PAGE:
Saturday, August 30, 2008

Lessors, Lessees, and Lots of Livres égyptiennes

Most of today was dedicated to signing the lease for the apartment across the hall, which Ross and I are moving into next week, insha'Allah. This has been the plan from the beginning, as both bedrooms are back away from the street in that apartment, unlike our current abode in which I sleep (when the honking subsides) streetside.
How does signing a lease take all day you ask? Well, it began when we went to an ATM to withdraw funds. I needed to get out 4-5000 LE (Livres égyptiennes, French for Egyptian pounds) and, upon trying to do so at the first location, found out that the limit was 2000 LE (about $373). It was 1500 LE at the next, 2000 LE at the following one, then two ATMs simply didn't work. Finally, we found ourselves at a hotel on the Nile that had a BNP Paribas ATM that graciously permitted me to take out 4000. Initially worried that we'd miss our landlord who said he'd come at noon, we immediately remembered that this is Egypt and that time is a much more flexible concept. Indeed our hunch was correct and he showed up two or three hours later. Once Ahmed did arrive, he had armfuls of kitchen supplies to be moved into the neighboring apartment along with us. This was a relief as the utensils and dishes are quite sparse. The landlord's a very strange, brusk, and somewhat scatterbrained man, but he doesn't seem as if he's out to get anyone. Nevertheless, I questioned him as to why my joining Ross in the apartment caused a 300 LE/month increase in rent as none of the associated rises in utilties usage could have merited this. He blustered, rambling on about something in the UK and then taxes. I politely and firmly reminded him we weren't in the UK and moved on to the question of price. He said that Ross had already agreed to pay the same price for the neighboring apartment as we were paying for this one and when we pointed out that the other didn't have a half-bath, he tried to shrug it off. In the end, negotiations were mildly fruitful. He tried to play hardball and tell us we could just stay in the apartment where we are, but I persisted and we ended up getting 100LE/month off the total. After I scrutinized the lease, crossing and editing it in duplicate, we (Ross, Ahmed, and I) all signed it. Then, he pulled out another one in Arabic, assuring us that it was merely a formality and that the one we'd just completed in English was binding. Nevertheless, Ross checked it over after we discovered half of it was in English, made some editions, and then we signed that too. He wasn't even going to give us a copy, but I requested one, so I think all is well. Though he'd been rather conversational (complaining about inflation and rising costs and how things were done in the UK), as soon as we'd signed the Arabic leases, he said goodbye and left abruptly.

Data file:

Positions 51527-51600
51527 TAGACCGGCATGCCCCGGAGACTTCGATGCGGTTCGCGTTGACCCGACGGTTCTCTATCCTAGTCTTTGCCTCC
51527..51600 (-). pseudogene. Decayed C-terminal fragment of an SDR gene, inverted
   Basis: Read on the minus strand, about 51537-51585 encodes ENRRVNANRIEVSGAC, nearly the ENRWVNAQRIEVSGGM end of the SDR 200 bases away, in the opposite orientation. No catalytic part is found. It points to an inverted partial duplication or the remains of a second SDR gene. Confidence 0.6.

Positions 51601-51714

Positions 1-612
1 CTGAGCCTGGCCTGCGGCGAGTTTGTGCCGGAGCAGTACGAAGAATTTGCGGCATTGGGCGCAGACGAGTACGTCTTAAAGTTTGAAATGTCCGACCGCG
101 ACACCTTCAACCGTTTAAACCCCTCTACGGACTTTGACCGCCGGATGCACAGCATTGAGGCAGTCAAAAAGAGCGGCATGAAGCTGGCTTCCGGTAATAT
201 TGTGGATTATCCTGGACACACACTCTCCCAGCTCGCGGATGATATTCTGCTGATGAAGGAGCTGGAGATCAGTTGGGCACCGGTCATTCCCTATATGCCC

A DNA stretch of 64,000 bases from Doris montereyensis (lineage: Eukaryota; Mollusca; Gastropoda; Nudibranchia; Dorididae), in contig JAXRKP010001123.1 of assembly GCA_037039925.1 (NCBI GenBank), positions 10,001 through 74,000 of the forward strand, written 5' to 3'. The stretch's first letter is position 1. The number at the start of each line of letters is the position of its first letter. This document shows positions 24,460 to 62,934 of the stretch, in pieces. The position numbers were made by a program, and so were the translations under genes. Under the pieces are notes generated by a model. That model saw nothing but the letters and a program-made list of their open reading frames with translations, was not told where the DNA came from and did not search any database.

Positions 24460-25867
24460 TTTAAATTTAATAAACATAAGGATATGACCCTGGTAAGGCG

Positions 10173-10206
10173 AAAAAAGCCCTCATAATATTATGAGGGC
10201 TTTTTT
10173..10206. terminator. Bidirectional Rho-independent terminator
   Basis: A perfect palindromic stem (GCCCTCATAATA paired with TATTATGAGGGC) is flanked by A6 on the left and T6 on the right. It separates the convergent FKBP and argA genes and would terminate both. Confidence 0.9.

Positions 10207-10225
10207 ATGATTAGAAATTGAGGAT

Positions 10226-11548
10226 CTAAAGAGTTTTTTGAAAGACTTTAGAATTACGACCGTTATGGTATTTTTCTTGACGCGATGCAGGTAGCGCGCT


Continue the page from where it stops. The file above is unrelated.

Other than that, little of note happened. We dined at Felfela again and only after I came home to consult the Internet did I discover that we should be tipping people at restaurants a couple-few pounds on top of the tax and included gratuity. Who knew? I hope they don't hate us now. I also realized I've been eating fried things quite often. This should be shocking to anyone back at home who knows me. Felafel (ta'ammiyya) is so plentiful though, that it's become something of a staple in my diet. It's a task to try to figure out how to eat healthily here, but hopefully I'll strike a balance soon.
An encouraging note from my father last night and an email confirming that I could register for classes tomorrow and meet with my advisor brightened my inbox yesterday and today. All in all, things are going very well and I'm satisfied with my little Egyptian life.

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